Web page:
Some of you might remember that back in April I critiqued a YouTube video by HealingMindN (or his website here or here or … There are a number of places so I won’t list them all) entitled “How to Make Your Own Philosopher’s Stone”. That article can be referenced here.
Well, the intent of this posting is to provide an update to what’s transpired with regards to my ORMUs (ORMEs) harvesting quest in the last month. Let’s start with the good news.
I am now the proud owner of a new hand operated vacuum pump and filter. I took HealingMindN’s words to heart and ordered one up. It came with a flask and a bunch of filter paper so you’re pretty much set when it arrives. Having never really used one of these filters before, it took me a few tries to figure out how to capture a vacuum that will hold the paper down before adding the ‘dirty water’. That was a while ago, but I remember Googling around until I found a demonstration video that showed someone placing in a bit of water to soften the paper and letting it sit wet for a little while. Then, if you run water through the system the paper will form (mold) over the holes in the filter and draw a little vacuum. Then, you have to carefully take is apart, remove the water and put it back together again. When adding the liquid that you want to filter, you’ve got to slowly add it making sure you don’t draw to much vacuum giving the paper time to settle in place. Once its set, you can really pump out the air and draw the liquid through. Yet it still takes time. You’ll want to schedule for it.
Other good news; the article brought me in contact with HealingMindN. If you’re going to copy someone’s work and you have problems, you might as well ask questions of the source, right? Well, things didn’t work out as expected the first or second attempts, thus I asked a few questions. And, as it turns out, HealingMindN is willing to share with people that take the process serious.
After asking a couple questions, he shared notes from one of his ‘harvests’ with me. I believe the notes mirror the critique and would add value to his process by posting them publically. So, here they are:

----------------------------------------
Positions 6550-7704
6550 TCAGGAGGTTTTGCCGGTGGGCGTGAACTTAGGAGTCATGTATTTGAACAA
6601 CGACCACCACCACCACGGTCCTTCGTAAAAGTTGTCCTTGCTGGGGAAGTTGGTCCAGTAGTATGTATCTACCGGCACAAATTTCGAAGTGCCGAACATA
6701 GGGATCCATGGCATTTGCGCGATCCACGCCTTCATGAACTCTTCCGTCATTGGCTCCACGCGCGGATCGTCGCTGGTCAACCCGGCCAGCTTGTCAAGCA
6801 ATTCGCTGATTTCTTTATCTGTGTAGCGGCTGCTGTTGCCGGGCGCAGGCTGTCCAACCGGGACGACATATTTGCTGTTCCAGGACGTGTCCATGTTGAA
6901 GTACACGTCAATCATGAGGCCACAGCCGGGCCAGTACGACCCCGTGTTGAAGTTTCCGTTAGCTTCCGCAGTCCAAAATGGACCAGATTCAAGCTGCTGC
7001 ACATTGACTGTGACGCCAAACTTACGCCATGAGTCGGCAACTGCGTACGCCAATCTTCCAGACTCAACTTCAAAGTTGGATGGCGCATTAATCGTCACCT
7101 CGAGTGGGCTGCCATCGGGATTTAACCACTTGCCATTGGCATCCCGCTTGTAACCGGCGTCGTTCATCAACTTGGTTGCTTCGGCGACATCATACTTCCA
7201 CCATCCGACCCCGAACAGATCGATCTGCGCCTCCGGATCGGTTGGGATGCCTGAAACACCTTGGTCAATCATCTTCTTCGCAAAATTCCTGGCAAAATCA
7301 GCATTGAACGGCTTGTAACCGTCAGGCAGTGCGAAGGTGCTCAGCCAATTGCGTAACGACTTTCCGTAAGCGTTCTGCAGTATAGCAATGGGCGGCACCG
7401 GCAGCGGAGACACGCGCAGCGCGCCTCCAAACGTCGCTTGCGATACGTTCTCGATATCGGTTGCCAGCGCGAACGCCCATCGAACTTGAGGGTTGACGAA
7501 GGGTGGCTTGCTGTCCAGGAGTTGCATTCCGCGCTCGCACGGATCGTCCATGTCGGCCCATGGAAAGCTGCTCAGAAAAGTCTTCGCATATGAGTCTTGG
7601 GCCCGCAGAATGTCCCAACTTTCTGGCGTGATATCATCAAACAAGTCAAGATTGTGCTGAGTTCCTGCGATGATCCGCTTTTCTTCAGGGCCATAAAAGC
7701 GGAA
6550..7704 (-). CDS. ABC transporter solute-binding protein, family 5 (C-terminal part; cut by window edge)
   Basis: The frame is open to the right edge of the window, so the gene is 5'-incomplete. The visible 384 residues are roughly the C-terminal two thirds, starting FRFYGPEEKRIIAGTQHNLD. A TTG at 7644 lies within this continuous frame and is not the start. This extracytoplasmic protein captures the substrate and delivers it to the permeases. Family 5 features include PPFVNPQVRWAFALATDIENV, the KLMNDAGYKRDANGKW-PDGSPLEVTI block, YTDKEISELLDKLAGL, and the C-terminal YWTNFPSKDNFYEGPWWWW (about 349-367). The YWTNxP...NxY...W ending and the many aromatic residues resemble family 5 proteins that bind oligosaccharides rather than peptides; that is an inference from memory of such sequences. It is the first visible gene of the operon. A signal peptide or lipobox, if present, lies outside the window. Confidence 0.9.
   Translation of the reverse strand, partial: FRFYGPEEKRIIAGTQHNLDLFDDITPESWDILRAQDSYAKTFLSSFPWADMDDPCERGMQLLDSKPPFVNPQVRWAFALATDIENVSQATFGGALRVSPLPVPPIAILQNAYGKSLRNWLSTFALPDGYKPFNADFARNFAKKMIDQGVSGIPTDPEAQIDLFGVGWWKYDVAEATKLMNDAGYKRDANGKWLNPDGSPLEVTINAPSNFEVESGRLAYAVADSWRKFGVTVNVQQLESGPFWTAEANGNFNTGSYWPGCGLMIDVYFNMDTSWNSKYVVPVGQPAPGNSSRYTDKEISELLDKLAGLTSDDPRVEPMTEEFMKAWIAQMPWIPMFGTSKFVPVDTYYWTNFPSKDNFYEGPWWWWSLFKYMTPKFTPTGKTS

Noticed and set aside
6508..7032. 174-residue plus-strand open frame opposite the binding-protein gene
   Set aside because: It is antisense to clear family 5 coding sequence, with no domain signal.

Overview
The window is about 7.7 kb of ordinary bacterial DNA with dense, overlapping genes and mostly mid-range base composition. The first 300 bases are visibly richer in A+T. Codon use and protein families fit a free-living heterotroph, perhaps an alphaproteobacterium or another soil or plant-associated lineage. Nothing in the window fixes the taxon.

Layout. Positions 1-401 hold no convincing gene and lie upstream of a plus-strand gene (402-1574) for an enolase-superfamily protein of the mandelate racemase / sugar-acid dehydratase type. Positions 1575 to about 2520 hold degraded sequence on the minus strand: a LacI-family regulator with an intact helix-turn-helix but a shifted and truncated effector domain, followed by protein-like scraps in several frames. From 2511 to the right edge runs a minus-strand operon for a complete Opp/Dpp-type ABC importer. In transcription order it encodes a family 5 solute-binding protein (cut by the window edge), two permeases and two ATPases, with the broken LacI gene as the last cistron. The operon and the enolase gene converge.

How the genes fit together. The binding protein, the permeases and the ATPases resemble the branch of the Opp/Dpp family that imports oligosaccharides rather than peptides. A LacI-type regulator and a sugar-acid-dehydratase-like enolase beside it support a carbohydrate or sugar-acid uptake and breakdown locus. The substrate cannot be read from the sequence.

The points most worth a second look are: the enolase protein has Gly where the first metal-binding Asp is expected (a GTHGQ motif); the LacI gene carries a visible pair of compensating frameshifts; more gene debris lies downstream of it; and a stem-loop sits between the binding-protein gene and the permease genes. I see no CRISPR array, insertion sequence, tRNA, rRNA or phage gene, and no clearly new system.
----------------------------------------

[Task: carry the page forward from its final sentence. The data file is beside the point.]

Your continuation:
Day 1: Mixed 2 cups mineral water w/ half cup of grey celtic sea salt.
Solution is about 500 ml. Allow to rest for 1 day.
Day 2: Resulting seawater is ~ pH 5.9 > Filter it (thru Buchner Funnel).
Lye Solution is ~ pH 12.7. Slowly added 125ml lye. Measured pH at ~
10.5. Slowly added more lye until pH ~ 10.6 – 10.7. Total solution at
600 ml; Rest for 2 days in grounded metal container.
Day 4: Precipitate at 300 ml mark; Drained substrate to 350 ml mark from
600 ml; Added distilled H20 back to 600 ml mark; Rest for a day in
Day 5: Precipitate at 300 ml mark; drained substrate to 400 ml mark;
added distilled H2O back to 600 ml mark; A few M-state bubbles escaped
when moving beaker; Rest for a day…
Day 6: Repeat above procedure; no m-state bubbles observed (hope shield
is working); Rest for a day…
Day 7: Repeat above procedure; for some reason the solution is at the
650 ml mark (I recall adding water to the 600 ml mark – I could be
wrong); Drained substrate; Added water to 600 ml mark; A few m-state
bubbles observed; Rest for a day…
Day 8: Precipitate has grown to 350 ml mark; Substrate is milky; Boil
solution in double boiler config. for 5 min. at the level of the
precipitate; Rest for a day…
Day 9: Drained substrate to 425 ml mark before changing pH, currently
10.6; Slowly Added 225 ml lye, pH 12.3 to obtain ~ pH 12 in solution;
Drain off a little more substrate back to 600 ml mark; Filtered through
Buchner funnel; Filtrate at 550 ml mark in funnel.
Returned filtrate to beaker; Slowly added white distilled vinegar at pH
~2.3; Colloidal suspensions begin forming; Stopped adding vinegar /
stirring solution at pH 10.8 – 10.7, solution at 700 ml mark; pH is
lowering on its own; Gelatinous ORMUS forms @ ~ pH 10.5; definite
“tingling” sensation in my palm as I hold the beaker of ORMUS; definite
“buzzing” in my head as I focus on the ORMUS.
Allow ORMUS to settle for a day before washing with distilled water; pH
remains stable at 10.5 with successive washings; Allow ORMUS to settle
overnight; Drain off substrate / dry the ORMUS according to your needs.
Editors note: this quote will stand as long as HealingMindN doesn’t object.
After watching the video, I was inspired to really give it another go. A couple years ago, I’d mixed up a couple dozen batches, but never got what HealingMindN shows as being so simple. But, in light of this new information, I figured it was time to try again.
Thus, I added a Buchner flask and vacuum pump to my collection along with some distilled white wine vinegar, a new bag of Celtic Sea Salt and some fine imported German mineral water.
Also, before starting, I figured I would need a faraday case of some sort, so I snooped around the house until I found an old metal cookie container. I promptly placed my cell phone inside the container and gave it a call… Nothing. Good. I figure that if it cuts out a common cell phone wave, it might cut out enough to allow the M-state to ‘rest.’